Formula one, 2001 season Belgian Grand Prix at Spa: Who drives what in 2002? the jpoc report
The Benetton/Jordan, Fisichella/Trulli situation was finally resolved in the aftermath of the Hungarian race. Benetton held an option on Fisichella for the 2002 season but they allowed this to lapse despite still being interested in the driver's services. The reason was that the option was for the final year of a five year deal and the terms were that Fisichella would be paid a sum somewhere between seven and fifteen million dollars if the option was exercised. Of course, Fisichella was worth barely a tenth of the higher of those figures and there was no way that the team would pay that much money. After all, for such a sum, they could probably have their pick of any driver bar Schumacher. In the end, the anticipated deal with Jordan was struck and Trulli and Fisichella changed places.
Jordan had little control over that arrangement. Benetton-Renault had an option on Trulli and, when they decided to exercise it, there was nothing that Jordan could do other than to pay a sum rumoured to be five million to his rivals for Trulli's contract. He was not going to do that and, having sacked Frentzen and made clear that test driver Zonta was not getting a full time race drive, Eddie Jordan had rather painted himself into a corner that contained few options other than taking Fisichella. At least he gained some stability by signing him up for a three year term. Trulli was on a firm one year deal with an option, on Renault's side, for a further two.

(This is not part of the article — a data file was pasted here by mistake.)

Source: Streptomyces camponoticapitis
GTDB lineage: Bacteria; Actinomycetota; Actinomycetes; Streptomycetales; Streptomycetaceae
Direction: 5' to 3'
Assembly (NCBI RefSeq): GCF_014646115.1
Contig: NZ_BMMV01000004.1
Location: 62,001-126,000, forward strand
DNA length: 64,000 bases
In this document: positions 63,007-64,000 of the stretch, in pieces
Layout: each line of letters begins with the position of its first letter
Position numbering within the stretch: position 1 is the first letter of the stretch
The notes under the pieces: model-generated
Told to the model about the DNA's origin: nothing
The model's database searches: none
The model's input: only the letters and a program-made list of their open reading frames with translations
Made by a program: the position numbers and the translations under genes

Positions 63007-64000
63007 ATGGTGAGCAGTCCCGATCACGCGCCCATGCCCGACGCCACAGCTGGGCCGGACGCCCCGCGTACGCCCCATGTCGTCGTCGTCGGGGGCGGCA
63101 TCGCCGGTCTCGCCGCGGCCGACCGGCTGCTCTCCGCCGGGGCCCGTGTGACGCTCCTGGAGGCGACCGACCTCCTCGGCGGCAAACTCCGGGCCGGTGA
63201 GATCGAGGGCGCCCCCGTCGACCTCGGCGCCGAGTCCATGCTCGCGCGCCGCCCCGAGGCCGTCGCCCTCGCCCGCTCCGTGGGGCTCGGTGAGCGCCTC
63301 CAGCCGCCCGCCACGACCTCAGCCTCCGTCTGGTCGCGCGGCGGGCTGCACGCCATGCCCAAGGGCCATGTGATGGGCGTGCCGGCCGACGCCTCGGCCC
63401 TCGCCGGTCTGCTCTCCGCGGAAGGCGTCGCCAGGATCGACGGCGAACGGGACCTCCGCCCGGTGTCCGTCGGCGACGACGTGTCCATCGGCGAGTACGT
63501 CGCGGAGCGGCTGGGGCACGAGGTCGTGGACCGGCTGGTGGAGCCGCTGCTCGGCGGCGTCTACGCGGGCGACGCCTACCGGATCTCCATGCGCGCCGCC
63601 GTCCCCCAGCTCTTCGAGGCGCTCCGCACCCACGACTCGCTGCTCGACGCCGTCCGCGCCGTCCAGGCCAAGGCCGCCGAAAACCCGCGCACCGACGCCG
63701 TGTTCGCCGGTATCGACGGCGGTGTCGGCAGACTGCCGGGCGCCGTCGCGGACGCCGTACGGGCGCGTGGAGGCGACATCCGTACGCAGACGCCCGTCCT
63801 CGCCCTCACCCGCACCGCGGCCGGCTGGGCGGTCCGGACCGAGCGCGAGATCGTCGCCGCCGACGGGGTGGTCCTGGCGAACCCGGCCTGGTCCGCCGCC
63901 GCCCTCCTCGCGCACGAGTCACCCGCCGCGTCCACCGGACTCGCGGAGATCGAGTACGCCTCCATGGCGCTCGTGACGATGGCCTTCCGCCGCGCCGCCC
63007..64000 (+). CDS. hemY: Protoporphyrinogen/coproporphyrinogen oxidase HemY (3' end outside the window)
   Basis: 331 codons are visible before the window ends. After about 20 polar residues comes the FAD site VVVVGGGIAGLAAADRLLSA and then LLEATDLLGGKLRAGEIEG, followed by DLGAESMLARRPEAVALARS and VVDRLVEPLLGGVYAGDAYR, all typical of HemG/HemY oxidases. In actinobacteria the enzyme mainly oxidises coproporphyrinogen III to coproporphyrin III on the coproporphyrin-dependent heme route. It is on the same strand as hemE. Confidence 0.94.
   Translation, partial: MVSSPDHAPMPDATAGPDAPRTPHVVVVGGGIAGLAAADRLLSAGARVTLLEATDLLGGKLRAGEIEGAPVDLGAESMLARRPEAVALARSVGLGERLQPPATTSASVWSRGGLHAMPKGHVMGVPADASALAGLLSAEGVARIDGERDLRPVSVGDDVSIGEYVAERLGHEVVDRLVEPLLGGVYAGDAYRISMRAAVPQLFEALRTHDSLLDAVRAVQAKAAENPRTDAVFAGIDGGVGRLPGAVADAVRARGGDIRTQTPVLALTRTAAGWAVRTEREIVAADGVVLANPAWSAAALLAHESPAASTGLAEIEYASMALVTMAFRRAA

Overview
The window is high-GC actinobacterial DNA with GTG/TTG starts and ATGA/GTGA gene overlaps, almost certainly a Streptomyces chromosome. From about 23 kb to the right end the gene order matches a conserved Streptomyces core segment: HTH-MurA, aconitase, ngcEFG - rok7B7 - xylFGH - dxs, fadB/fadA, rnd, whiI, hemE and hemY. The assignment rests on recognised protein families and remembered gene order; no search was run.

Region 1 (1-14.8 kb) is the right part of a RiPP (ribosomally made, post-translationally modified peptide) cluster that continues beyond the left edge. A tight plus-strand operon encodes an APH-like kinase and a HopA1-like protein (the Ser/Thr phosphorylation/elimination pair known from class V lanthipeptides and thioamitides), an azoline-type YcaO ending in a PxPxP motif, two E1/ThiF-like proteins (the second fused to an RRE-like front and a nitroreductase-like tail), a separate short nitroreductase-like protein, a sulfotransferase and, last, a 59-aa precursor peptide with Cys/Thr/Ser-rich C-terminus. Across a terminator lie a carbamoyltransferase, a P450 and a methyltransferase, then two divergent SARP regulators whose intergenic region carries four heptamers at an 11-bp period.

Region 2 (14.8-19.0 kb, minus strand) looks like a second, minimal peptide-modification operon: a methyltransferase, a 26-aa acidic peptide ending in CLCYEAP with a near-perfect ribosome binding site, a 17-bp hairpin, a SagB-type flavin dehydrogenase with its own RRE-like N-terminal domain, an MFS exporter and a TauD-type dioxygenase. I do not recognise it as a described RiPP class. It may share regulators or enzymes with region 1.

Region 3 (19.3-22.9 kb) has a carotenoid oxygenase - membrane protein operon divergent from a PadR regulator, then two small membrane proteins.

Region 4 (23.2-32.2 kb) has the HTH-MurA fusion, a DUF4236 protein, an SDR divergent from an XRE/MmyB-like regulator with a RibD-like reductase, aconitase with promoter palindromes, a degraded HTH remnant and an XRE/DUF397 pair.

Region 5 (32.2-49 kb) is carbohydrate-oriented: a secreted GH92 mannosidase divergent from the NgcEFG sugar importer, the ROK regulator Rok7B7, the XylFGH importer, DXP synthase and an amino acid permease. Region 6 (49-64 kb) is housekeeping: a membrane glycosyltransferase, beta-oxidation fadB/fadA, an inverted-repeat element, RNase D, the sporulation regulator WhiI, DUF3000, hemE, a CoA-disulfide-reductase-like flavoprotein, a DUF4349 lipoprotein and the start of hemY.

That meant that, if Jordan retained the services of Jean Alesi in 2002, he would be running two drivers who were Briatore cast offs.
After that affair, the longest running "will he won't he" question concerned Mika Hakkinen. Would Mika drive for McLaren in 2002? Would he drive at all or retire to family life? At the Hungaroring, McLaren boss Ron Dennis announced that he would make an announcement about his 2002 driver line up when the time was right. For Ron, that was almost unprecidentedly open and forthcoming but the message between the lines was that Mika had still not agreed terms for 2002. Hakkinen's manager, former world champion Keke Rosberg said that he was certain that Mika would continue to drive for McLaren but nobody was waving contracts about in public so doubt remained. Oddly, given that Coulthard was expressing a considerable degree of enthusiasm for a 2002 drive at McLaren, there was still no contract for him either.
Meanwhile, over at Prost, the team's eponymous boss Alain was expressing his hopes that Heinz-Harald Frentzen would continue to drive for the team in 2002. Of course, that depended on the teram being able to come up with the sponsorship money to pay for a decent engine and to fund a proper development and test programme for the 2002 car let alone pay Frentzen's retainer.
Malaysian Alex Yoong was given his superlicence just before the Spa race. Minardi decided to retain the services of Tarso Marques for that race though and so Yoong would make his debut two weeks later at Monza. The team announced that Yoong would drive for them in 2002 as well and that they would retain Marques as a test driver.
|The whole 2001 season||All the races and the behind the scenes games|
|Ken Tyrrell||Sadly missed|
|Belgian GP at Spa September 2nd||Which engine goes where?|
|Belgian GP at Spa September 2nd||Business and politics|
|Belgian GP at Spa September 2nd||Teams and personnel|
|Belgian GP at Spa September 2nd||Circuit news|
|Belgian GP at Spa September 2nd||Setting the scene|
|Belgian GP at Spa September 2nd||Prospects for the race|
|Belgian GP at Spa September 2nd||Practice and qualifying|
|Belgian GP at Spa September 2nd||The starting grid|
|Belgian GP at Spa September 2nd||Race report|
|Belgian GP at Spa September 2nd||Results|
|Belgian GP at Spa September 2nd||Championship standings after the race|